Iceland: the seven factors behind reluctant EUropeanness
Independent thesis Advanced level (degree of Master (Two Years)), 20 credits / 30 HE creditsStudent thesis
The reluctance of some European countries to fully integrate into the European Union is one of the enigmas of the study of European integration. This case study examines the unique case of Iceland, one of the most eurosceptic European countries, and follows a distinct approach to detect the reasons behind this anti-EU attitude. Economics, public opinion, identity, sovereignty, security concerns, geopolitics and politics of this Nordic island are studied to find whether they have been influential in the Icelandic debates on European integration. Four research questions will be answered, three of them covering a specific time period, andthe fourth testing the findings on another eurosceptic country, Norway, through replication. The thesis follows Iceland’s sudden application for EU-membership in 2009, the contested application process, and the different debates during the post-war period, the 1970s and the 1990s. Reasons for euroscepticism will thus be sought in Icelandic history in order to find possible explanations for the attitude towards European integration, and it will be analysed whether a change in attitude has taken place throughout the negotiations. The theoretical framework consists of four approaches: realism, liberal intergovernmentalism,historical institutionalism and constructivism. Each theoretical approach will provide different, valuable insights. The analysis will find that seven distinct factors have determined the eurosceptic attitude of Iceland: focus on economic advantages; cleavages in public opinion; strong national identity; the importance of sovereignty and independence; security concerns; geopolitics and globalisation; and a sceptical political elite.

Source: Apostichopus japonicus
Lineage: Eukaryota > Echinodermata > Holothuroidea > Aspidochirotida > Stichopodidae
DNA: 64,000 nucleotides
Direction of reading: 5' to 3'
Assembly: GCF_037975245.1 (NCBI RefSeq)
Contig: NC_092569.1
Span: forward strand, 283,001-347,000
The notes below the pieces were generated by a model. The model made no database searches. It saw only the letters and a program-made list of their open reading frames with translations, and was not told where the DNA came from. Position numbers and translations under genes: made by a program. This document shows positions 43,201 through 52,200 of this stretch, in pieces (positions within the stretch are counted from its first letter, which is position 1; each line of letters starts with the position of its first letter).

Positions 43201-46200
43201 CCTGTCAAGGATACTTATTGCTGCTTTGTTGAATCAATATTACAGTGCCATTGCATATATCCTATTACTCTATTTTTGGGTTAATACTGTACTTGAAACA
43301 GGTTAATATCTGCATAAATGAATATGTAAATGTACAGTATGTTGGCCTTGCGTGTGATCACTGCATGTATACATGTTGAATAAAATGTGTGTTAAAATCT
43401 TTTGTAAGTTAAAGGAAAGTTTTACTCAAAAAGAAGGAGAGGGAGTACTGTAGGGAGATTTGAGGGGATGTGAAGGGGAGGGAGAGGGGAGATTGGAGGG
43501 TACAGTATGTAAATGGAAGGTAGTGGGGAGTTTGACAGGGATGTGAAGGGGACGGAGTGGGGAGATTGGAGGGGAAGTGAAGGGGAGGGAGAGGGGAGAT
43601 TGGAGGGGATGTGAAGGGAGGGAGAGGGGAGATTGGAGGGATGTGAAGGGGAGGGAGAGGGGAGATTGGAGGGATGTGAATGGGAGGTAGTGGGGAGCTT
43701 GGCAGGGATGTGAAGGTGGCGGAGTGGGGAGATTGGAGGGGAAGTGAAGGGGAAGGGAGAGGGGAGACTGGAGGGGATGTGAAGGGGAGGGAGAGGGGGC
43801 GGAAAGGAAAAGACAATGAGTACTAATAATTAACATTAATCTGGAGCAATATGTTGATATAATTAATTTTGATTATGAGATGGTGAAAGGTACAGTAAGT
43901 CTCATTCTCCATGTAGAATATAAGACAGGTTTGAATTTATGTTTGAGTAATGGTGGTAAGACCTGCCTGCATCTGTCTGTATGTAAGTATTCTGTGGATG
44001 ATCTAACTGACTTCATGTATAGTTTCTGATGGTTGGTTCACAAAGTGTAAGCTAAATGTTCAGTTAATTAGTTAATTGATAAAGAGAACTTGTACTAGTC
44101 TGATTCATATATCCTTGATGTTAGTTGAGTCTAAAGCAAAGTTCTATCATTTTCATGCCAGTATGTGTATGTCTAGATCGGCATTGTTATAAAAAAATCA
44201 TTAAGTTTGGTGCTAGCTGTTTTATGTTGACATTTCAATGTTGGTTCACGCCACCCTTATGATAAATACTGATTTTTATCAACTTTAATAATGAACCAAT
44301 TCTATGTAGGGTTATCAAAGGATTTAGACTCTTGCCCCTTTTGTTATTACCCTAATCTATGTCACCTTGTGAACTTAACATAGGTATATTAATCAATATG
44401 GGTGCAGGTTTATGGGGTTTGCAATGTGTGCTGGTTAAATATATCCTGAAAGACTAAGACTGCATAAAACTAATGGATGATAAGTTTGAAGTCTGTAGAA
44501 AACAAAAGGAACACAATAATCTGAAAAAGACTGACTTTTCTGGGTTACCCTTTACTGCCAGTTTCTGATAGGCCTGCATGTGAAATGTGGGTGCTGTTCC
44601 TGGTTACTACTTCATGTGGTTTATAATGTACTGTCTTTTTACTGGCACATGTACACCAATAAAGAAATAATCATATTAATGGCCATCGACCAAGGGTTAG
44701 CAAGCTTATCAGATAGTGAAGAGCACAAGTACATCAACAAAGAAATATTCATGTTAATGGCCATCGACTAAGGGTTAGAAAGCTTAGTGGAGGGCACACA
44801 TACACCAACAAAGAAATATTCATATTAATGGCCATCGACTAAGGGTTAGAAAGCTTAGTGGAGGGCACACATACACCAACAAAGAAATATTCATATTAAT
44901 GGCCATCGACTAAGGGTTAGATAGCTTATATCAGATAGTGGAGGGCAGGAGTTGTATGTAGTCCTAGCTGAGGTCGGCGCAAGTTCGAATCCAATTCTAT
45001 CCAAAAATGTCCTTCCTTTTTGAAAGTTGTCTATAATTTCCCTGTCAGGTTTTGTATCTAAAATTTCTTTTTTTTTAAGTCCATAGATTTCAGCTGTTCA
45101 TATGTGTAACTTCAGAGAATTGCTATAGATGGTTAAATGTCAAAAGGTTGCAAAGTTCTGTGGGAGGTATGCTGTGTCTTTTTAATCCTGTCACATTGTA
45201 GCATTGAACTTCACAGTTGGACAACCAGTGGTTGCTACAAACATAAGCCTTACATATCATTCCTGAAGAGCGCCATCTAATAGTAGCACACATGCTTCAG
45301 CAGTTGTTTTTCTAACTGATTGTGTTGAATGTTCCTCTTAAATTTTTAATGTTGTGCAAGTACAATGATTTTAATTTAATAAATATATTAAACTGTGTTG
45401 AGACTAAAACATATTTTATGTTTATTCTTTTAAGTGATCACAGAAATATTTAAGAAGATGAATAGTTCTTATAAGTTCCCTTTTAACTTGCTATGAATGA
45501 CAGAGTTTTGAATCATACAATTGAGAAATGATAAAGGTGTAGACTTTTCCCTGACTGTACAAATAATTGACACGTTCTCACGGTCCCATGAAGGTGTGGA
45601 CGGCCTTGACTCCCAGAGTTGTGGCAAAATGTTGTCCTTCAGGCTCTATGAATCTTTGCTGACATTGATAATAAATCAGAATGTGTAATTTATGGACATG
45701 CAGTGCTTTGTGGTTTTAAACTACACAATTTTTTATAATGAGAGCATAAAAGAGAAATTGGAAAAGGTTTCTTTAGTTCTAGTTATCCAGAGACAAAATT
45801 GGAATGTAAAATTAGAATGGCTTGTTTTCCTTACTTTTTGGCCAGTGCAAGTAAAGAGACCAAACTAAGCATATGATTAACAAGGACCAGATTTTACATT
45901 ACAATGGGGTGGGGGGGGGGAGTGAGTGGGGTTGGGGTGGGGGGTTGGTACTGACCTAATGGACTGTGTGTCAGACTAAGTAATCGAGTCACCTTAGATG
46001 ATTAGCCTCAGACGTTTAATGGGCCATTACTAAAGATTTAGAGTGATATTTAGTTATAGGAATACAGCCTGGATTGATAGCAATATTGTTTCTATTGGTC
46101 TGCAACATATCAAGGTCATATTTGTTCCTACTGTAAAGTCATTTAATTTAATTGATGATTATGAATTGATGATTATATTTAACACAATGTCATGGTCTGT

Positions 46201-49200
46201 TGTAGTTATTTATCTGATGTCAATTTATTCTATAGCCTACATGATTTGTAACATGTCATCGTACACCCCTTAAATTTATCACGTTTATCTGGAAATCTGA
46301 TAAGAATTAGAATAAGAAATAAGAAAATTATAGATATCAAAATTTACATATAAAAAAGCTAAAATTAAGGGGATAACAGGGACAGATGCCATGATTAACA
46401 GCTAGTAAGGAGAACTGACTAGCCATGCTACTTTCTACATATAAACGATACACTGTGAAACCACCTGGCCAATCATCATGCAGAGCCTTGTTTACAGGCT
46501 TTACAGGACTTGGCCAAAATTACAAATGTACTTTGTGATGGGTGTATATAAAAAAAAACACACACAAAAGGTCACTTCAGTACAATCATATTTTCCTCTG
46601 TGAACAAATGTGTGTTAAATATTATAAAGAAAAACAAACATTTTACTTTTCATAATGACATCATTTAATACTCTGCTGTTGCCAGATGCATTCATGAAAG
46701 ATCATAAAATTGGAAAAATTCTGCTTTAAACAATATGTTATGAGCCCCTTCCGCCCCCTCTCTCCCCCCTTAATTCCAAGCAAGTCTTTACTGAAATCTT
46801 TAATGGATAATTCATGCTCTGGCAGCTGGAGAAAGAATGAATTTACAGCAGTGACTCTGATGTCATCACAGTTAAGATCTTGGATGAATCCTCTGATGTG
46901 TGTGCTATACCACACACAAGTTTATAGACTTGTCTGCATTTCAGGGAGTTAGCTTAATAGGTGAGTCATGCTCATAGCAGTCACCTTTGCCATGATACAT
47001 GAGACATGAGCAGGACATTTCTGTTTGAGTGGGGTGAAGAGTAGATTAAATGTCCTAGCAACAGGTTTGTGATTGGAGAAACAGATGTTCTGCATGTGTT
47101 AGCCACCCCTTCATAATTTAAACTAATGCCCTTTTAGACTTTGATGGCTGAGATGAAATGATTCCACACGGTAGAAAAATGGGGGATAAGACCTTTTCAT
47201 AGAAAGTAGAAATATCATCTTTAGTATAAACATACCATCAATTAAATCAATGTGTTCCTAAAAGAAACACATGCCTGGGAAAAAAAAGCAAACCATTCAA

Place, publisher, year, edition, pages
2013. , 87 p.
European Union, enlargement, integration, enlargement of the European Union, Iceland, euroscepticism, EEA, EFTA, Norway, traineeship Council, reluctant European, Nordic economics, Icelandic public opinion, Norwegian public opinion, 1972 European Union membership referendum, 1994 European Union membership referendum, Icelandic identity, Norwegian identity, sovereignty, geopolitics, replication
Political Science (excluding Public Administration Studies and Globalization Studies)
IdentifiersURN: urn:nbn:se:liu:diva-97345ISRN: LIU-IEI-FIL-A--13/01553--SEOAI: oai:DiVA.org:liu-97345DiVA: diva2:647049
Subject / course
Master's Programme in International and European Relations
2013-06-03, Linköpings Universitet, Linköping, 11:52 (English)
Rundqvist, Mikael, Dr.
Jansson, Per, Dr.